I take that when you said you "attempted was to solve it the same as though it were an equation", you mean that you multiplied both sides by x- 1. The problem with that is that multiplying by a NEGATIVE number will reverse the direction of the inequality: 1< 3 but -1> -3. Here, we want to multiply by x- 1 but because we don't know x, we don't know whether x- 1 is positive or negative.
So one way to do this is to do it as two cases: Assume x- 1> 0. Then multiplying both sides by x- 1 does NOT change the inequality: 2>= -(x- 1)= -x+ 1. Adding x to both sides and subtracting 2 from both sides gives x>= -1. But, of course, that is true for all positive numbers and this was assuming x- 1> 0 which means x> 1.
Assume x- 1< 0. Then multiplying by x- 1 changes the direction of the inequality: 2<= -(x- 1)= -x+ 1. Adding x to both sides and subtracting 2 from both sides now gives x<= -1. Of course, any x less than -1 also satisfies x- 1< 0 so we have x<= -1.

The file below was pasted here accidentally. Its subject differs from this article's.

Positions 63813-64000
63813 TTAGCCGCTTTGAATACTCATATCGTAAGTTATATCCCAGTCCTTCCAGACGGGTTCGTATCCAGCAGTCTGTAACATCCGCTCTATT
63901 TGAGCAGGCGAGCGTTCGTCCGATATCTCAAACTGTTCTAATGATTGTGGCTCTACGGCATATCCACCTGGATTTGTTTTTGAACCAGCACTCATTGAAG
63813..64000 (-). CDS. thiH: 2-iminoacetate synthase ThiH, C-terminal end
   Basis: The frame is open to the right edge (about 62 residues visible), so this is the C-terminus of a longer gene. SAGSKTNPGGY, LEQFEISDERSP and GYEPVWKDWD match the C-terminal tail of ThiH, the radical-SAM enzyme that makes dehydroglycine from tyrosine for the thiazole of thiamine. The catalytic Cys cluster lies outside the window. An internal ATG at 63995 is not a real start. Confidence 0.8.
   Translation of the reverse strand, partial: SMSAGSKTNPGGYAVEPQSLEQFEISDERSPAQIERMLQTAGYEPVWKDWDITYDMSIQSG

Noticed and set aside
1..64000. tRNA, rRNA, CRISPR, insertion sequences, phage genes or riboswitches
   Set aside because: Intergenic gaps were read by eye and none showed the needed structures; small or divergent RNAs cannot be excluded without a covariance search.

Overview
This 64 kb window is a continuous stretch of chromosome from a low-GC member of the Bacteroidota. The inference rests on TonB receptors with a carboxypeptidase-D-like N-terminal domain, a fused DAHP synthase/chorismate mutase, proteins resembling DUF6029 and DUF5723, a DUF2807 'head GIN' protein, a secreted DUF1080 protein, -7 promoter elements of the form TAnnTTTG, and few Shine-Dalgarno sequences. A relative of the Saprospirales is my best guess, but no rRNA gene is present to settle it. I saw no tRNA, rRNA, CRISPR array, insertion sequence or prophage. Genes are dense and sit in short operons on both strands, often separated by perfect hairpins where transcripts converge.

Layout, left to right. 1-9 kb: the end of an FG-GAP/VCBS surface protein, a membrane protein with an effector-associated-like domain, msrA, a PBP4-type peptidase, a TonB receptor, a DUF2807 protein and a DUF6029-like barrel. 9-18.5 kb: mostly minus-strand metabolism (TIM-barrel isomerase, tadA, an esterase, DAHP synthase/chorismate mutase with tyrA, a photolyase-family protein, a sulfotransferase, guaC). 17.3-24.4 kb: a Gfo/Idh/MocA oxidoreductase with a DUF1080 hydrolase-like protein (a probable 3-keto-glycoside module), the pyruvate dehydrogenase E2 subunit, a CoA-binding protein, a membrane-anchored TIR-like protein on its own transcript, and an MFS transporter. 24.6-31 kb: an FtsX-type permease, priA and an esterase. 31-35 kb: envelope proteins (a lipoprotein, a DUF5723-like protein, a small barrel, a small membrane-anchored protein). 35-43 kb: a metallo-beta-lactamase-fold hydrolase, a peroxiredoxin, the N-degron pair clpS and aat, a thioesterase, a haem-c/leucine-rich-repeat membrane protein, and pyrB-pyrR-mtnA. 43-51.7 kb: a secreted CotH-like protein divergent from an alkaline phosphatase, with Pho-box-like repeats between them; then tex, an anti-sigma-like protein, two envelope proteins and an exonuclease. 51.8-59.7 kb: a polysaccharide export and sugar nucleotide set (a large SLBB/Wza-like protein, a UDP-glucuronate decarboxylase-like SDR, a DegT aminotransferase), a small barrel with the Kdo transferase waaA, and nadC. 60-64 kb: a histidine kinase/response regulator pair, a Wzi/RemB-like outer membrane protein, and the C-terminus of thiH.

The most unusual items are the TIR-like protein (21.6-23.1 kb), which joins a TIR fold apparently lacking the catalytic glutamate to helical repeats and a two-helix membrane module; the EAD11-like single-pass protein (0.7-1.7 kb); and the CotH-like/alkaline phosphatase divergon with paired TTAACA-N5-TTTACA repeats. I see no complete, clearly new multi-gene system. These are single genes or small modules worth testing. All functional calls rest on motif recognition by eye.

Putting those together, the inequality is satisfied for all x< -1 and all x> 1.
Another way to do this is to solve the associated equation: 2/(x- 1)= -1 is (for all x other than 1) the same as 2= -x+ 1 or x= -1. The point of that is that we can change from "<" to ">", or vice versa, only where we have "=" or the function is not continuous. We have seen that we have equality where x= -1 and a fraction is not continuous where the denominator is 0, that is, at x= 1. Those two points Are the only places where the inequality can change. Check one point in each interval, x< -1, -1< x< 1, x> 1 to determine whether or not the inequality is satisfied by all points in that interval.